A monoecious plant is a plant in which in which the male and female organs are borne on the same plant, but in separate flowers. The male flowers bear stamens, and the female bear one or more carpels. Examples are oak, corn (Zea mays), and walnut. A dioecious is one in which in which the male and female organs are borne in separate flowers which are on separate plants. Examples are willow, hemp, and asparagus.

 

Any type of organ may may be absent from a flower. If there are no petals the sepals are often brightly colored (e.g., the marsh marigold). Flowers, especially those of trees (e.g. hazel), may be unisexual having only male or female parts in each individual flower. The stamens do not vary a great deal but may be joined to each other (e.g. sweet pea) or to the petals (e.g., primrose). The carpels may contain one or more ovules, each of which gives rise to a seed. The pea pod, for instance, is derived from a single carpel with several ovules. Carpels may be joined as in the bluebell or free as in the buttercup. The flowering plants are classified mainly according to the flower structure.

 


Inflorescence

Flowers are sometimes borne singly (e.g., anemone, tulip) but more frequently they occur in a group, called an inflorescence, whose appearance depends upon the amount and type of branching. There are however two basic patterns. In one – the racemose pattern – the main growing point of the stem goes on growing – or at least does not produce a flower. The flowers are produced laterally (on the sides) e.g., the bluebell, and the inflorescence is termed a raceme. If the flowers are not stalked it called a spike. An umbel is a special raceme in which the main tip stops growing and all the flower stalks develop at one level producing the familiar head of flowers such as is found in the hogweed and other hedgerow plants. The umbel must not be confused with the corymb, however. This is a raceme in which the pedicels are of different lengths so that the flowers all appear at one level. The grouping of the small flowers in this way makes them more attractive to insects. In the second basic pattern – the cymose pattern – the stalk does end in a flower after giving off one or two branches which also end in a flower after branching. The stitchwort is an example of a cyme.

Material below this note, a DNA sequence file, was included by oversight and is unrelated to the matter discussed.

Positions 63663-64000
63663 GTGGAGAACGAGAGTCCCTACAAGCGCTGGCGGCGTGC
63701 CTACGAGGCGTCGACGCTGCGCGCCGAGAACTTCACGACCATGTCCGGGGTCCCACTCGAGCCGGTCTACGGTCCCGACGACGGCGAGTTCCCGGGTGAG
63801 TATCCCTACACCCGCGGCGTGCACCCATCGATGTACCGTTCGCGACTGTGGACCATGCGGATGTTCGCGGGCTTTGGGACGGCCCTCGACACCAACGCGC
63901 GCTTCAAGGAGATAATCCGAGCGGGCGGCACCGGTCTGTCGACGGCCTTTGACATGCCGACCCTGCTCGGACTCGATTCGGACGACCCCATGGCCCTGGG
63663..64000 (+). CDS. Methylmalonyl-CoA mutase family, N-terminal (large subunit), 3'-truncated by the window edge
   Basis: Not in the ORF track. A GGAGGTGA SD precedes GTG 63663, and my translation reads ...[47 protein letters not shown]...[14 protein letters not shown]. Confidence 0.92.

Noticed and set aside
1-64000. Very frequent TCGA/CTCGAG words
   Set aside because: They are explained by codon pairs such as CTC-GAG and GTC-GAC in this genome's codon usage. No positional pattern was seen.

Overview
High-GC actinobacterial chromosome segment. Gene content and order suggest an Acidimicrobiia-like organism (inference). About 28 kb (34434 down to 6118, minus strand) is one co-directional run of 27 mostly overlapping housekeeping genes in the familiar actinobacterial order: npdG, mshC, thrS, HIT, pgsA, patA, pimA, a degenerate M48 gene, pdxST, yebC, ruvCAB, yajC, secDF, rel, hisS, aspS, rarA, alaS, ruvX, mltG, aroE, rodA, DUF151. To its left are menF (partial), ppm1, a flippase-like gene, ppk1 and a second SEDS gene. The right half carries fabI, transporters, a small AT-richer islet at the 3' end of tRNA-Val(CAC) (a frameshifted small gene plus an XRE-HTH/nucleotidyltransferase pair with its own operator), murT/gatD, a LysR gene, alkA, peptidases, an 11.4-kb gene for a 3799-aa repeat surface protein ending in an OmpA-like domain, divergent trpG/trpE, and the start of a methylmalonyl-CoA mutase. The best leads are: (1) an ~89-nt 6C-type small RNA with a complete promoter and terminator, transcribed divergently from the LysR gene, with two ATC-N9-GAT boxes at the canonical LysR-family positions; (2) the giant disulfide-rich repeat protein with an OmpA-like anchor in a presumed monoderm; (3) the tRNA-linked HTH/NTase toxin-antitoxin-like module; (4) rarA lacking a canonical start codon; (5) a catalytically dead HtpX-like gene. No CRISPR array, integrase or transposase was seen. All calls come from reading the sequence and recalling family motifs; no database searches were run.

Flowers of the family Compositae are very specialized. The dandelion "flower" is really a collection of tiny flowers (florets) on a flat disk or capitulum. Each floret contains sexual organs and is a complete flower. The calyx is represented by fine hairs which later develop and carry away the seed. Each dandelion floret has a flat blade or ligule but thistles have only tubular florets. Daises have both types – the outer florets have colored ligules to attract insects while the inner florets are tubular and produce pollen and nectar. The Compositae is a very widespread and successful family of plants.

 


Floral formulae and floral diagrams

Botanists do not need to have a lengthy description of a flower to understand its structure. They use a simple expression – the floral formula (Fig 3). This tells them the number of parts and a good deal about their arrangement.

 

The letters K, C, A, and G stand for calyx, corolla, androecium, and gynoecium, respectively. P (for perianth) is used if the sepals and petals are alike. The formula for a buttercup is K5 C5 A∞ G∞, where ∞ means "numerous". A line under the carpel figure means that the flower is hypogynous. Above the figure it indicates epigyny. Where parts are joined, brackets surround the figure. The formula does not give a complete description. A floral diagram and a section cut through the flower are required to make the structure quite clear.

 

The floral diagram consists of a plan view of the flower with the organs arranged on circles or spirals, showing the degree of overlapping, any fusion of parts or irregularity and the position relative to the main stem of the plant (indicated by a small circle). Bracts and bracteoles are also shown. The longitudinal section is necessary to show the degree of perigyny if any.

 


Parts of a flower

 

anther

The anther is the upper, usually yellow, part of the stamen of a flowering plant (the lower part being the filament). Anthers produce, contain, and distribute pollen. The pollen is formed within two chambers called pollen sacs, and the chambers themselves are located in two lobes.